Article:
Before the development of the ball hinge, lever hinge mirrors were the available inspection tool. It is a two-handed operation whereby the mirror is articulated using the looped lever-type hinge mounted on the back of the beveled mirror.
The meticulously crafted inspection mirror pictured above is made of brass (manufacturer unknown) and has a brass sliding cover to protect the mirror. It is probably from the post-World War I era.
The mirror is an absolute essential in the inspection toolkit. While it takes a bit of practice to master the mirror and flashlight to inspect areas that are not readily visible, once the skill is mastered, no inspection will be conducted without one. The inspection mirror is most useful as it enables the inspector to see things such as the biofilm and mold in ice machines; the backs and bottoms of deep fryers, scrapping sinks, ware washers, floor mixers, and grills. Inspection of clean-in-place (CIP) equipment in a food plant cannot be done without a mirror. Other uses include peering into ventilation ducts for dust, lint, blockages, and delaminated fusible links. The list of uses is nearly limitless.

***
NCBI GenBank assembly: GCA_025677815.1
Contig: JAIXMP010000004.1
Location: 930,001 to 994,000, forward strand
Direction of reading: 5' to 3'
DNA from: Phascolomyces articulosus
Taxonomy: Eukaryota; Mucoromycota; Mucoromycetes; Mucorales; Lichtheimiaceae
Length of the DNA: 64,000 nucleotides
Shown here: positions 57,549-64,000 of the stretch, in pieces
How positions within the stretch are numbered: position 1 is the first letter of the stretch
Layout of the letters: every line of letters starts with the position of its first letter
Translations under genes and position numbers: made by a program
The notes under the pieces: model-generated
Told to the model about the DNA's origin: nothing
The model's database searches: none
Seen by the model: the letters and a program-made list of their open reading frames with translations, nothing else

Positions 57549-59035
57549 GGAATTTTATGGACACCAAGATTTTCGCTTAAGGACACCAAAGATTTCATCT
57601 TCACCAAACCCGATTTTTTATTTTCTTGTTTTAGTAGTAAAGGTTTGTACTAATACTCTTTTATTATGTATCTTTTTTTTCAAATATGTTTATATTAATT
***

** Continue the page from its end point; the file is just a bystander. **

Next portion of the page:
This mirror was salvaged from equipment discarded by the Detroit Health Department.